• Alison O'Hare

    Alison O’Hare is the Technical Director at Mimecast, having joined the company in 2008. She has proven expertise in finding solutions for the technical and business challenges organisations experience and ensuring customer satisfaction. Alison has established herself as a leader at Mimecast by driving innovation and enhancing both product features and business applications. She is also committed to educating Mimecast partners by personally supporting and enabling ANZ teams to achieve their best outcomes with Mimecast’s capabilities.

    Comments:0

    Add comment
Alison O'Hare

The CISO role at 25

Content

How has the CISO function changed through the years?

Having an executive team to manage specific functions of an organisation goes back to the introduction of formalised businesses. In the United States it’s recorded that the oldest corporation is Harvard and Henry Dunste was appointed the first CEO back in 1650.  

So, it may come as a surprise that one of the most important executive roles to grace the management team today is relatively very young by comparison. While we now rely heavily on the position of Chief Information Security Officer (CISO), that wasn’t the case just over 25 years ago.

The First CISO

In 1994, Citibank in the US had a significant cyber event (read: they were hacked). That event precipitated over $10 million in potential losses as well as the introduction of a new executive at the senior table. And that is why Steve Katz is widely recognised as the first Chief Information Security Officer. The story goes that:

At that point, $400,000 was already lost. Roughly another $10 million went across the wires but wasn’t lost. As people came into the bank to pick up the money, they were arrested. The matter was significant enough that the board directed the CEO to go get a security executive, put that person in place and make sure it didn’t happen again. Katz took the job, becoming the industry’s first Chief Information Security Officer, reporting to the CTO, who reported to the CEO.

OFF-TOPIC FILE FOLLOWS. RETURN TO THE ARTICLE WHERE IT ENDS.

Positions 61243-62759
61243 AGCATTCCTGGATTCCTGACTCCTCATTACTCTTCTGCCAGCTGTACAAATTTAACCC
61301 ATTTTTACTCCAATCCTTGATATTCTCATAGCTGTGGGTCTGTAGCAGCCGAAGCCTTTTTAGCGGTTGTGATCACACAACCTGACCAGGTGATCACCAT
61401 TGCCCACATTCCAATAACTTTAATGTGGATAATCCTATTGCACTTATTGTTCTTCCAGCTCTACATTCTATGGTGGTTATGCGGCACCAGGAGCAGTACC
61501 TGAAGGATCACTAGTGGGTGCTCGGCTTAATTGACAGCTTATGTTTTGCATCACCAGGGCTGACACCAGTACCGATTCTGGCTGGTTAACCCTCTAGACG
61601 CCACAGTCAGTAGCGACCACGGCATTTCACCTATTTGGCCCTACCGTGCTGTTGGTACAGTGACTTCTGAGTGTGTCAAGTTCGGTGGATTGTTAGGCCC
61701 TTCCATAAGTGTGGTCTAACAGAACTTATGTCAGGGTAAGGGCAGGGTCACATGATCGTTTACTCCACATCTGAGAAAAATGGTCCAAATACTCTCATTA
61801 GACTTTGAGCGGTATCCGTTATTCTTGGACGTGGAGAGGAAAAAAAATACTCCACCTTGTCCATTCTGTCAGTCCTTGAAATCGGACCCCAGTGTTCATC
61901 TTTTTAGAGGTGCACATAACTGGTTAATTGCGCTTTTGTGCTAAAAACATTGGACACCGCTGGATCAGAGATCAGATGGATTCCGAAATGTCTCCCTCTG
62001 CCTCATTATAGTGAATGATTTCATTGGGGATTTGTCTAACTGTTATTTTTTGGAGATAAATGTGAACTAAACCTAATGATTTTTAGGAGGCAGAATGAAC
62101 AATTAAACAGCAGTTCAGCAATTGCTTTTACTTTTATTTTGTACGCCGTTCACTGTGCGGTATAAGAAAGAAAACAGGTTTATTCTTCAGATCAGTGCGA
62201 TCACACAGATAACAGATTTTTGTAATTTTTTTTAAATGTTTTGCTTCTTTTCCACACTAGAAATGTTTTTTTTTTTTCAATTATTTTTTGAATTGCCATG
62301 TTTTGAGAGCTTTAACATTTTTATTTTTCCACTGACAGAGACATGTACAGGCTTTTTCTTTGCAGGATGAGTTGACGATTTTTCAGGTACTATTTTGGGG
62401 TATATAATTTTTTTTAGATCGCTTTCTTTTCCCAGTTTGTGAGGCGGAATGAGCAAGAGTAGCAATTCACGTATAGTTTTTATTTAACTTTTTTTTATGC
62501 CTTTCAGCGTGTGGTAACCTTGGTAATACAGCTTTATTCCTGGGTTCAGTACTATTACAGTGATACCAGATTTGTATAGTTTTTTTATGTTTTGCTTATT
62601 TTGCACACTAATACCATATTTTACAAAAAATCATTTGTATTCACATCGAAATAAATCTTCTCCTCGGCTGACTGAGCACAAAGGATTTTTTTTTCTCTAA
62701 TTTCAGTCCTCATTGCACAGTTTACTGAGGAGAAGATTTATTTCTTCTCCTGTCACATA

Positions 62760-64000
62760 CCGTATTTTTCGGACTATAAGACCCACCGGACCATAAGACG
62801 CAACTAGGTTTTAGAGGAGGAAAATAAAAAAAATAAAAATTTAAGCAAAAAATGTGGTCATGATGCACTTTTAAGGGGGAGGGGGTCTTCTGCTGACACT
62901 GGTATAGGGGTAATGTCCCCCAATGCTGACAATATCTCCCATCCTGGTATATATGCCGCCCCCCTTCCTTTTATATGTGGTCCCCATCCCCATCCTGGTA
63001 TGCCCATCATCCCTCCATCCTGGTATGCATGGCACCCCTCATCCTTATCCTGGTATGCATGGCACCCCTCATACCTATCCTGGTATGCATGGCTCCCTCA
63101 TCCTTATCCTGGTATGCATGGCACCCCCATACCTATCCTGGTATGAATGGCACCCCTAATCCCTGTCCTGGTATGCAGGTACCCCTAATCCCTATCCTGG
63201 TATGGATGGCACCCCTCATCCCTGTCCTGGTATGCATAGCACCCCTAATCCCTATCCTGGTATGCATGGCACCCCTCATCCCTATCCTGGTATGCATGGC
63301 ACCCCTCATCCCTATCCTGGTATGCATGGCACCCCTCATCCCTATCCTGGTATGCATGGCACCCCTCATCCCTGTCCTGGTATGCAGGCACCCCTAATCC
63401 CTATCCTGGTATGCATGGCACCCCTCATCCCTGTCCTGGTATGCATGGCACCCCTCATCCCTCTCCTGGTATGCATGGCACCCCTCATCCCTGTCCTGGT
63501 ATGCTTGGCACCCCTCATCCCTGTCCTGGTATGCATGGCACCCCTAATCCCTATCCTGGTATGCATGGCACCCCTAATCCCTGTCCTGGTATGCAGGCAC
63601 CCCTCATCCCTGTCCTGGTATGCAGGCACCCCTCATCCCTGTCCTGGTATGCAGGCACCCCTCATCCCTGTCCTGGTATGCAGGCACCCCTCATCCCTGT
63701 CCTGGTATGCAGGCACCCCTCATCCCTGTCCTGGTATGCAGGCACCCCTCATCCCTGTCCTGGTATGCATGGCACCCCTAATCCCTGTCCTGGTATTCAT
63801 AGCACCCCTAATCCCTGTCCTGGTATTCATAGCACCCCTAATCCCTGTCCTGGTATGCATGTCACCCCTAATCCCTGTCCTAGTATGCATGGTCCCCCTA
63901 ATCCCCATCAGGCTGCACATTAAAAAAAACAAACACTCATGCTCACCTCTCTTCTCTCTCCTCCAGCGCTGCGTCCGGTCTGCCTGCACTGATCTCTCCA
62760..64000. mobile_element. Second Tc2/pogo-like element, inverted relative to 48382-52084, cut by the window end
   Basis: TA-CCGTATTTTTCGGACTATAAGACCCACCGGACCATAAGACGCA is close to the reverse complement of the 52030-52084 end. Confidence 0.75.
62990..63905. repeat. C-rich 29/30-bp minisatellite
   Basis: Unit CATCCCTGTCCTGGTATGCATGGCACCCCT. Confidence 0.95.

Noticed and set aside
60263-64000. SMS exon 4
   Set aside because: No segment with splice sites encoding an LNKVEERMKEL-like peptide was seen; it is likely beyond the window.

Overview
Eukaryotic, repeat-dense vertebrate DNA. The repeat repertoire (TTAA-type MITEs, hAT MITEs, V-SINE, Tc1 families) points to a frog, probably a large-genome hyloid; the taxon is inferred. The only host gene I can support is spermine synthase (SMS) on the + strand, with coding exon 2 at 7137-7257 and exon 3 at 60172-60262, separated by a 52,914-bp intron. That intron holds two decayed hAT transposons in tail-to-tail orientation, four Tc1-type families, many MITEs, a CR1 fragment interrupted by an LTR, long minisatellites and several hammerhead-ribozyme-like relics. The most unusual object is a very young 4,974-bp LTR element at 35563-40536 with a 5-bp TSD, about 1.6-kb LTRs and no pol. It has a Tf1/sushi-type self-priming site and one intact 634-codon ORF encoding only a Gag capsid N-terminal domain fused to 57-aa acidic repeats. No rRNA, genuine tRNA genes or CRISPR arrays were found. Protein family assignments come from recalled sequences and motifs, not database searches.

Content

25 Years Later in Australia

The good news is that this critical role spread quickly and Australia is catching up. In January 2018 executive search firm Johnson Partners wrote in Tomorrow's Chief Information Security Officer:

"In the past 18 months, CISO appointments within the ASX100 has seen unprecedented growth. AGL, ANZ, Qantas, Telstra, Tabcorp, National Australia Bank, Commonwealth Bank of Australia, REA Group and Medibank, to name just a few – all have appointed CISOs. In many instances, these were ‘first-time’ appointments for the company in question."

Content

There is rarely a month that goes by when an Australian enterprise announces a search for their ‘first-ever’ CISO – in mid-2019 both Monash University and NSW TAFE are seeking theirs.

Governments have been slow to adopt the role. It took another 22 years from the time Citibank appointed Steve Katz before the US government followed suit. In September 2016 the White House issued a press release announcing the First Federal Chief Information Security Officer reporting:

In his new role as Federal CISO, Greg [General Touhill] will leverage his considerable experience in managing a range of complex and diverse technical solutions at scale with his strong knowledge of both civilian and military best practices, capabilities, and human capital training, development and retention strategies.